My name is Rodo, coder at Point Bleep Studios and this segment is called Rodo Fridays.
Instead of writing nonsensical and unfunny satirical articles about being a jerk at work like my partner Poffle, here I will try to give a more detailed view about our current custom engine called Unity Adventure Framework.
It is essentially a set of tools that are meant to greatly increase development speed of point and click adventure games.
I guess I should start highlighting the strengths and unique features of the framework, but I won’t. Instead, I’ll quickly summarize what the framework cannot do (and probably won’t ever do) either because we don’t need it yet, I’m too lazy to implement or the implications of the feature’s development means too much work and too little impact on the finished product.
Everyone knows 3D adventure games are children of the devil itself and should be burned with fire and sent back to the deepest levels of hell where they should remain strapped in chains and heavily guarded by the devil’s servants of hell.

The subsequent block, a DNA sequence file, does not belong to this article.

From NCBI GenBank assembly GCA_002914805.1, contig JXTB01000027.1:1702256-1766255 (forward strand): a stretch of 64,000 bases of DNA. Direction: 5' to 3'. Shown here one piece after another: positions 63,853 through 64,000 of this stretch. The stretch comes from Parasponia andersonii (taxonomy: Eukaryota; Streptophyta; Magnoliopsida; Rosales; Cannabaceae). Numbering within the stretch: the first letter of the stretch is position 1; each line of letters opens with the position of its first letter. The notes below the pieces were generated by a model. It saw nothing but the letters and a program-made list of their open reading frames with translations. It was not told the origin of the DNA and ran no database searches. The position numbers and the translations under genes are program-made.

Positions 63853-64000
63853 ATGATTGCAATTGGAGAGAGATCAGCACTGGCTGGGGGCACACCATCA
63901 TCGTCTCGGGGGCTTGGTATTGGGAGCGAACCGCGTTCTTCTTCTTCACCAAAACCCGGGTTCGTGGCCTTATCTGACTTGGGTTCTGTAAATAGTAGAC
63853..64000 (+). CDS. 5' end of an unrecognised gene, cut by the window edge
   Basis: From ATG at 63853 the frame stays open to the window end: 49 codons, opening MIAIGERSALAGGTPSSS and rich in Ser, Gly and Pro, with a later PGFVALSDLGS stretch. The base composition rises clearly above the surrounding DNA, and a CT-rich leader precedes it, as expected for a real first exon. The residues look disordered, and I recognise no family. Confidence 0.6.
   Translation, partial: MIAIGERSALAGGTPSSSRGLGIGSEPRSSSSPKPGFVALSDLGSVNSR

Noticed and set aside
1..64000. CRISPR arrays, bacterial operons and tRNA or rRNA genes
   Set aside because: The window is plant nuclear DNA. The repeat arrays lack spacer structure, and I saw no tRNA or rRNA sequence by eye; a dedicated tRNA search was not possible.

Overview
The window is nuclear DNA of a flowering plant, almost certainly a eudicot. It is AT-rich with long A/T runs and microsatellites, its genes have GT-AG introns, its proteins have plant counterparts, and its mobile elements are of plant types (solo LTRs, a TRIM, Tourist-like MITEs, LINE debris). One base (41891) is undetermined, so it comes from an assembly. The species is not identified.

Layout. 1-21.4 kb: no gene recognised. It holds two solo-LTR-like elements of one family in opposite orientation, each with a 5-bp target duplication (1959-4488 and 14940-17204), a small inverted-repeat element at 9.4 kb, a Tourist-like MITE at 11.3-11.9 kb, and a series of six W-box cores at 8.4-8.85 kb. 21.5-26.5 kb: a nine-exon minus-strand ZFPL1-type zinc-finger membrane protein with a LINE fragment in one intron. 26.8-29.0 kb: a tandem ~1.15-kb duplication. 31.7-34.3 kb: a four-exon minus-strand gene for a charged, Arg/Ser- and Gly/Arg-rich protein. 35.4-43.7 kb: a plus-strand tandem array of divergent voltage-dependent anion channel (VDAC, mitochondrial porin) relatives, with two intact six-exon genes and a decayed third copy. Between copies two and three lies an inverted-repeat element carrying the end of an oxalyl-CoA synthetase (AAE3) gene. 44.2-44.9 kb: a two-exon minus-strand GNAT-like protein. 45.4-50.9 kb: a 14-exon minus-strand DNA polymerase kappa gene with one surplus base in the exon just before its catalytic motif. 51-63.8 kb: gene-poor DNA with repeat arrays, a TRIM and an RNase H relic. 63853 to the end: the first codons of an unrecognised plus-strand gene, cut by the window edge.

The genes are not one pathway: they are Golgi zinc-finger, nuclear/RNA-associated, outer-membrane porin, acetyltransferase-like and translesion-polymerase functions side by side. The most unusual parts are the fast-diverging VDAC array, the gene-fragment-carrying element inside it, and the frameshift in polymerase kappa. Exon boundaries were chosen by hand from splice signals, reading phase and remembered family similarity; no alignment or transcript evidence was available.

On a serious note, I started making the engine “dimension agnostic”, especially for pathfinding its probably only needed to shift axis. I lost interest in supporting 3D for some reason I cant remember along the way.
This one is pretty shameful to admit, but we don’t currently handle sprite scaling when an actor is required to walk to a distance place. In AGS for example, you can define ‘zones’ on which the actor will be scaled down and will walk slower. Especially useful for long travels across the “Z”axis.
You know, those super mega huge rooms which seems to never end, like the scenes in Thimbleweed Park everybody
hates seems to love for some reason.
This might be a thing in the future, if certain artist win me in an ego competition.
Plus we like fast and smooth navigation. Who want to waste time waiting for an animated character to reach a completely unnecessary distant point?
Consider these two approaches to make an actor use a door.
The ‘What Poffle wants but is never, ever, ever gonna happen, stop being a baby about it!’ approach:
The ‘I’m not lazy, it’s an economy of effort’ approach:
Well, that’s all for now, dear imaginary readers, see you next Friday when I will write about something useful (no promises).